The weather’s still as foul as ever in Flanders. Rifleman Henry Williamson (London Rifle Brigade) describes the conditions beginning to prevail in the trenches in front of Plugstreet Wood.

Rain splashed up about nine or ten inches in No Man’s Land, and it went on and on and on. That stopped the first battle of Ypres, which was raging up north. Our sector ceased. The conditions of the latrines can be imagined, and we could not sleep. Every minute was like an hour. The dead were lying out in front. The rains kept on. The water table was 2 feet below. Our trenches were 7 feet deep. We walked about, moving very slowly, in marl or pug of watery yellow clay. When the evening came and we could get out of it, it took about an hour to climb out.

Some of our chaps slipped in, and were drowned. They couldn’t even be seen, but were trodden on later. We were relieved after the fourth night and some of us had to be carried out. I noticed many of the big tough ones had to be carried out, while the skinny little whippersnappers like myself could somehow manage, as we had not the weight to carry. We eventually got to our billet at Plugstreet, a mile and a half away. We fell on the floor and slept. Everything was mud-slabbed – overcoats, boots and everything. We were dead beat.

Battle of El Herri

It’s debatable whether this is even part of the war, which I’m sure pedants could have fun with. I like the story, so I’m going to tell it. The French Empire has been fighting in Morocco against a guerilla force of Berbers since June. Operations have been mostly suspended while a peace is negotiated. This has been going on for some time, and one Lieutenant-Colonel Laverdure is now bored to breaking point with the situation.

So he gathers up virtually all his men, and marches them off to a well-known encampment at El Herri. They brush aside the defenders and settle down to a pleasant morning’s looting. As they do so, messages are being passed around the local leaders, and a few hours later a large force of highly annoyed Berbers appears over the horizon. Laverdure attempts to extricate himself; the situation rapidly deteriorates and his force is run down at the River Chbouka.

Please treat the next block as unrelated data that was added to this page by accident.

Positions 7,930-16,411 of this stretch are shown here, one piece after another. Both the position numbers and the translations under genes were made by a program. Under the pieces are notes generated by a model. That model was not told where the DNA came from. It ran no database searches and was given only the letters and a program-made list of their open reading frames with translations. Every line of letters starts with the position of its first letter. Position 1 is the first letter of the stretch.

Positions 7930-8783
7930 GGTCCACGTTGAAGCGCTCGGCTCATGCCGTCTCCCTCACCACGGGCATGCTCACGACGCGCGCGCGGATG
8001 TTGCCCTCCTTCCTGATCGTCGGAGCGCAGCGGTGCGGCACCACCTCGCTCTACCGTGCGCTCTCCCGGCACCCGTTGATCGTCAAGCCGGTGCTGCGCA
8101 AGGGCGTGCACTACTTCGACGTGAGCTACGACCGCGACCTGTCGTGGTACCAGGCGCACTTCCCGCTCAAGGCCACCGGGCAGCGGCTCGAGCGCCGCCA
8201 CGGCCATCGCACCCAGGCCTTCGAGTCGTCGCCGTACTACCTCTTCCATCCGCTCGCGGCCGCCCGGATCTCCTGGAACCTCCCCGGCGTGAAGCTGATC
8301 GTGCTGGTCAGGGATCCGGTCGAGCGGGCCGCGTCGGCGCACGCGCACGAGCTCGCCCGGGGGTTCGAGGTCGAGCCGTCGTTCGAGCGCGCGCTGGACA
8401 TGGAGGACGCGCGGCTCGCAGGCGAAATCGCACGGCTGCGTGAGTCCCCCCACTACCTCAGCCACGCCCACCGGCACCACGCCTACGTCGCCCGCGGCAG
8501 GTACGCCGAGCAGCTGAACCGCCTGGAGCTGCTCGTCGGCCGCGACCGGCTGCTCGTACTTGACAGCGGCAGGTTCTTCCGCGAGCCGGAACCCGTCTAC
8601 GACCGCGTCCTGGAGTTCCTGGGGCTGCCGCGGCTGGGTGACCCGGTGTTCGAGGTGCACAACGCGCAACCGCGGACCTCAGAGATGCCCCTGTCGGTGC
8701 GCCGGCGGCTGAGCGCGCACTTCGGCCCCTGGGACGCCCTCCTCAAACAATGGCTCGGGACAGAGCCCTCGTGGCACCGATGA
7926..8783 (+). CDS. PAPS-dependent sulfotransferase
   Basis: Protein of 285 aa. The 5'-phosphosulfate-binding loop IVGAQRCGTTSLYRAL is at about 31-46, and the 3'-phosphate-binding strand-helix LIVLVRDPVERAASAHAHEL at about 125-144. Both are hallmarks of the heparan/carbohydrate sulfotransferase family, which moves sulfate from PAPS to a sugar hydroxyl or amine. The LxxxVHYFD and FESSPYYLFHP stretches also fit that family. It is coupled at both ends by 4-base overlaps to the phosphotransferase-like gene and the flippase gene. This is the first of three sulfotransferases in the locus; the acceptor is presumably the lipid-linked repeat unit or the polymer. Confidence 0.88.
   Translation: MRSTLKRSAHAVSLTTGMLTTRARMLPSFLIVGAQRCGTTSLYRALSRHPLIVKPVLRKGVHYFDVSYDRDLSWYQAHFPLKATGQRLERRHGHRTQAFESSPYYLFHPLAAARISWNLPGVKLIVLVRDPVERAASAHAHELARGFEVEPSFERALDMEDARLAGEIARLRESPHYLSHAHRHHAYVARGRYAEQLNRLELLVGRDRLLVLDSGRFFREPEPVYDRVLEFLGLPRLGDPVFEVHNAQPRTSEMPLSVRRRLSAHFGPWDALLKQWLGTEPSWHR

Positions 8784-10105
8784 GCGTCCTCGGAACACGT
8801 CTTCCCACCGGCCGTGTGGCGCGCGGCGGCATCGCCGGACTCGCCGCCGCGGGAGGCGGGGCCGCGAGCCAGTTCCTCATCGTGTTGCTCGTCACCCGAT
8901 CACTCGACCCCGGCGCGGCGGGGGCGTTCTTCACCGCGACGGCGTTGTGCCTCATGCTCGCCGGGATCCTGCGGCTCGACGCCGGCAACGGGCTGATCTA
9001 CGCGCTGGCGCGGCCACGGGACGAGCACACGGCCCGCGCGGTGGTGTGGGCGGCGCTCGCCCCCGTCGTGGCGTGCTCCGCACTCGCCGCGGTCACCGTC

The remnants drag themselves across the river, and in desperation they form square. It’s soon broken, Laverdure is cut down with his men, and those who are still capable leg it back to town. The escapade and the loss of men seems briefly as though it may destabilise the entire French position in Morocco; swift action is taken to restore things. The French will then be forced to stand on the defensive while the war in Europe rumbles on, the Central Powers providing aid and weapons to the Berbers. The fighting here will not end until 1921.


So, the fighting today, such as it is. The Germans begin moving to flank the Russians in front of Lodz. The Ottomans bring their artillery into play down in Anatolia. The British force marching on Basra has now fully disembarked all its rear elements. And there’s another attack at the Menin Road, but the Germans are demoralised, and as we’ve seen, the weather is rapidly becoming impossible.

Actions in Progress

Battle of Ypres (First Ypres)
Bergmann Offensive
Siege of Przemysl
Battle of Basra
Battle of Lodz

Further reading

The Daily Telegraph is republishing its archives from the war day-by-day. In today’s paper (aside from venereal disease): Another funny story or two on Page 4. These ones are about a couple of infantry officers routing around France in a taxicab. It contains an excellent encounter with a monocle-toting cavalry officer, who politely requests of our heroes, “Would you mind getting off our fucking battlefield?” (No, they don’t print the word.) Meanwhile, the Belgium Appeal goes past £60,000 (or £6 million in today’s money).

The excellent tumblr Today in World War I reports on the piss-arse Boer rebellion as it moves towards sputtering out.